Acute respiratory distress syndrome is a leading cause of respiratory failure after surgery. Patients who develop the lung disorder postoperatively are at higher risk of dying in the hospital, and those who survive the syndrome may still bear its physical effects years later. A Mayo Clinic-led study is helping physicians better identify patients most at risk, the first step toward preventing this dangerous and costly surgical complication. They found nine independent risk factors, including sepsis, high-risk aortic vascular surgery, high-risk cardiac surgery, emergency surgery, cirrhosis of the liver, and admission to the hospital from a location other than home, such as a nursing home.
The findings are published in the journal Anesthesiology.
“This is a very common reason for needing an extended course of breathing support after surgery, and approximately 20 to 25 percent of patients who develop the syndrome will die from it,” says first author Daryl Kor, M.D., a Mayo Clinic anesthesiologist. “It’s well-documented that those who develop this syndrome stay in intensive care longer and in the hospital longer, and the impact of the syndrome can persist for many years.”
Prevention of acute respiratory distress syndrome has become a priority for the National Institutes of Health’s National Heart, Lung, and Blood Institute, the researchers noted.
To help prevent the condition, physicians first must identify who is most at risk, and that has proved difficult to do with individual patients, the researchers say. They studied 1,562 surgical patients considered at high risk of developing the syndrome, and found:
- Acute respiratory distress syndrome developed in 117, or 7.5 percent.
- Identifying those nine risk factors for surgical patients allowed researchers to refine previous risk prediction models; the new model can be used to identify high-risk patients before surgery for possible participation in acute respiratory distress syndrome prevention studies.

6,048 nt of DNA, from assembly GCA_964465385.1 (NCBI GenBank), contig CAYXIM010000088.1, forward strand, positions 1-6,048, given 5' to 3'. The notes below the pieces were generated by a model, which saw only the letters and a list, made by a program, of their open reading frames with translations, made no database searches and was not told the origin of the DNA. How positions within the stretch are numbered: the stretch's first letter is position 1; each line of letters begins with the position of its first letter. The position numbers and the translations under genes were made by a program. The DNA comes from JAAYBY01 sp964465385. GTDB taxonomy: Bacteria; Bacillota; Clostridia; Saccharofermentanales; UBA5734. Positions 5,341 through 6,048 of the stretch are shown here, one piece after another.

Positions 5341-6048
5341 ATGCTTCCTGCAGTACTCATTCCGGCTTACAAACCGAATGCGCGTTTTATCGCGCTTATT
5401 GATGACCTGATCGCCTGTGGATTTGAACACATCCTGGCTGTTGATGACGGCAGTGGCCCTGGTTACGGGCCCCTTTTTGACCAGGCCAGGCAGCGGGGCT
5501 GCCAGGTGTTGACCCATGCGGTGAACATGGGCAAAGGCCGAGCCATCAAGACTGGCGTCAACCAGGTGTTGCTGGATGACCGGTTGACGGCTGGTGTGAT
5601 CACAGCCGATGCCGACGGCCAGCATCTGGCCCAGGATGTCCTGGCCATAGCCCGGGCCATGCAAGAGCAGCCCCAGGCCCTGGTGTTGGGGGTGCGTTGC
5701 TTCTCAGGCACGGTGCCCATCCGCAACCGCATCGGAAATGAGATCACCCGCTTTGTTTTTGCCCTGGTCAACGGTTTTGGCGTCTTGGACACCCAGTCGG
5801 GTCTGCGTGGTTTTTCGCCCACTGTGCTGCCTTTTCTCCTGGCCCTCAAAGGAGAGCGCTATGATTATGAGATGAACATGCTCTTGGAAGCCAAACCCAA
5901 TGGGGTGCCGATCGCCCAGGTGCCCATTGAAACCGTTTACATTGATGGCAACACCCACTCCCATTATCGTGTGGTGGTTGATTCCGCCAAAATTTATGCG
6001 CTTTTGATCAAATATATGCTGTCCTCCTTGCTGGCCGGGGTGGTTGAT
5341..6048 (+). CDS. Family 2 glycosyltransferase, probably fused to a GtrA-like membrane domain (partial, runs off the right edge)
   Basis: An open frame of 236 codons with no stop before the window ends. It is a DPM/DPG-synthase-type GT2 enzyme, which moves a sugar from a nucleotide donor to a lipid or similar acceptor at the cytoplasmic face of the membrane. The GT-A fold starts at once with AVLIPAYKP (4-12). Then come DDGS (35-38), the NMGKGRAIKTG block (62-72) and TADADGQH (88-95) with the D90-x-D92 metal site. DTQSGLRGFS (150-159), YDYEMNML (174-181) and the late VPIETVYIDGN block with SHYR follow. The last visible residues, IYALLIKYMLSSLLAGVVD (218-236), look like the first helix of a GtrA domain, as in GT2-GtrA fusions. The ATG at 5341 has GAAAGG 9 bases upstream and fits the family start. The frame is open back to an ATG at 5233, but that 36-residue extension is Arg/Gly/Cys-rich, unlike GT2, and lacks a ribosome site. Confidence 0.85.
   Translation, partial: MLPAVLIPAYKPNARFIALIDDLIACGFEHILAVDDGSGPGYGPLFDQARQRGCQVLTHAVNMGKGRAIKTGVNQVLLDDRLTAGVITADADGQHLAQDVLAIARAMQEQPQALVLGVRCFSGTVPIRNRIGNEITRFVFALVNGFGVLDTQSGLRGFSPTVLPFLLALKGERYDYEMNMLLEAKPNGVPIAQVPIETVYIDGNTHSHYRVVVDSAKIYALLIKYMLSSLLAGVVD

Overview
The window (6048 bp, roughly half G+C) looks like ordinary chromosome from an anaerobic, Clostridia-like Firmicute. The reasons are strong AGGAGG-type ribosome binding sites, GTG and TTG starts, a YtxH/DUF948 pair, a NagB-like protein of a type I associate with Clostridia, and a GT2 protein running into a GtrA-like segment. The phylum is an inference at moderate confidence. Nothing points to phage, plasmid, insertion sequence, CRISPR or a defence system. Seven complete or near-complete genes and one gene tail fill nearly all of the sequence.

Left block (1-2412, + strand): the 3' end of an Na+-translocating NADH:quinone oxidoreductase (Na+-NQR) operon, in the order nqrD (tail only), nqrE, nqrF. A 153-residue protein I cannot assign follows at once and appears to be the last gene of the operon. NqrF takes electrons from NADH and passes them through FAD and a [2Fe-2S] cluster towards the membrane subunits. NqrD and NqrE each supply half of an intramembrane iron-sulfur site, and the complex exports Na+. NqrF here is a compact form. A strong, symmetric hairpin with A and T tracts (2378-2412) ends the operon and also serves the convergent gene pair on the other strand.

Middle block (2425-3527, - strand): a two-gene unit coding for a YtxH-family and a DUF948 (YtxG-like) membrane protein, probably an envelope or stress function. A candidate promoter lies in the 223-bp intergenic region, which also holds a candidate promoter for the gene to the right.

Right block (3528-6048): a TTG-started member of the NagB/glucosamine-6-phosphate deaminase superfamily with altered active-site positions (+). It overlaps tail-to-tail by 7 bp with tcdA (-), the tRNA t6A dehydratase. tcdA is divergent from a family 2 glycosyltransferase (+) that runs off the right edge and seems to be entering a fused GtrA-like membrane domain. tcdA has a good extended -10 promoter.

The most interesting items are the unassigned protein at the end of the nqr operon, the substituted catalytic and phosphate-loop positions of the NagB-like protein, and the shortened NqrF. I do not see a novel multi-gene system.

The findings may alter the way patients at high risk of the syndrome are cared for in the operating room, Dr. Kor says.
“For example, we may be a bit more conservative in the way we transfuse blood products. We may also ventilate their lungs in a little different way than we might if their risk score was low,” Dr. Kor says. “We also hope that by identifying these high-risk patients, we might be able to better select a study population for future studies that look at specific prevention strategies. Before, such studies really weren’t feasible because we couldn’t identify high-risk groups with any degree of accuracy.”
Future research may include studying the specific role that anesthetic care plays and whether aspects of care in the operating room should be modified in patients at high risk of developing the syndrome, Dr. Kor says.
The study was supported by a career development grant from the Foundation for Anesthesia Education and Research in Rochester; by National Institutes of Health grants U01-HL108712-01, UL1 TR000135 and KL2 TR000136; and by the Mayo Clinic Critical Care Research Committee.
Study co-authors included physicians and researchers from Mayo Clinic in Rochester and Jacksonville, Fla., and from Beth Israel Deaconess Medical Center, Albert Einstein College of Medicine, University of Texas Southwestern Medical Center, Duke University Medical Center, Massachusetts General Hospital, Wake Forest University Health Sciences, Brigham and Women’s Hospital, University of Michigan School of Medicine and St. Joseph Mercy Hospital. The NIH-funded United States Critical Illness and Injury Trials Group collaborated on the study.